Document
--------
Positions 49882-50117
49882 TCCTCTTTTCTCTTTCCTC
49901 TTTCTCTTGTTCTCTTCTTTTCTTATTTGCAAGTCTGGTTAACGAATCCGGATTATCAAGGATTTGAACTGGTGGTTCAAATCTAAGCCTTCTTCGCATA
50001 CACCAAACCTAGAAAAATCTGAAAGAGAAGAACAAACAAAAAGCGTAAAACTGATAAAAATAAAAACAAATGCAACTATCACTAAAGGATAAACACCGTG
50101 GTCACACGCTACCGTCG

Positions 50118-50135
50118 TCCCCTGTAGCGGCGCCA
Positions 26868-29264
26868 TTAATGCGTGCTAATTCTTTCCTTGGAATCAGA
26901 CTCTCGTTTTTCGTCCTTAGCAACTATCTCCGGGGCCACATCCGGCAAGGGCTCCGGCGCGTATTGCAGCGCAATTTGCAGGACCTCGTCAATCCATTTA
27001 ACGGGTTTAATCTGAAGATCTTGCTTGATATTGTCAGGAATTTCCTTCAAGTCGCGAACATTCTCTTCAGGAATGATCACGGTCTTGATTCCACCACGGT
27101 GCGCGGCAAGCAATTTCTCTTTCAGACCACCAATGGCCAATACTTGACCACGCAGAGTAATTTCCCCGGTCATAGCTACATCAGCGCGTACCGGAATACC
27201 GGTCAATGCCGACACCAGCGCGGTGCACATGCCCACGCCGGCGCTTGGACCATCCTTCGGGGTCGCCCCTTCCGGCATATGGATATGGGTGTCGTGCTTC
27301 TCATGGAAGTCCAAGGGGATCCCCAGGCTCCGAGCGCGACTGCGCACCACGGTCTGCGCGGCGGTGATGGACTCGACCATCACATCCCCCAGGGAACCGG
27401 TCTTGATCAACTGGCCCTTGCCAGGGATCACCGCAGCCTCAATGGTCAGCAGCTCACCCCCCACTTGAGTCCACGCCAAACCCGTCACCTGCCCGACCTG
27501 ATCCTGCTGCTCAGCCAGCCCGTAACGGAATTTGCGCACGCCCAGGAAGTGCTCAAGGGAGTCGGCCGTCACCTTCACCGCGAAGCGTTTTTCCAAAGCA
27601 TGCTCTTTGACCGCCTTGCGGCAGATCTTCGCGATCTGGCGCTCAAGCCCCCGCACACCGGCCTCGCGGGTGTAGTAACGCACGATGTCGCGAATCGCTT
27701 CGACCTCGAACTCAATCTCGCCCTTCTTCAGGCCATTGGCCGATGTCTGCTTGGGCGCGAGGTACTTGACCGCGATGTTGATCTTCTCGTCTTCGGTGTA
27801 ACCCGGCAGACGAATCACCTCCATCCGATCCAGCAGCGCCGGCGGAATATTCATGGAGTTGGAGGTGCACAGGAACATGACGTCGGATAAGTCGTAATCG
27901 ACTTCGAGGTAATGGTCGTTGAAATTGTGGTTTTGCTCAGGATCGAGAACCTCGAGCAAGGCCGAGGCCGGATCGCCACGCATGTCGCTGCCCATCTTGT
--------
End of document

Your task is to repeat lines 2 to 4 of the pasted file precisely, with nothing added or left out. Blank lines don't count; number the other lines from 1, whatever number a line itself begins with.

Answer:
49882 TCCTCTTTTCTCTTTCCTC
49901 TTTCTCTTGTTCTCTTCTTTTCTTATTTGCAAGTCTGGTTAACGAATCCGGATTATCAAGGATTTGAACTGGTGGTTCAAATCTAAGCCTTCTTCGCATA
50001 CACCAAACCTAGAAAAATCTGAAAGAGAAGAACAAACAAAAAGCGTAAAACTGATAAAAATAAAAACAAATGCAACTATCACTAAAGGATAAACACCGTG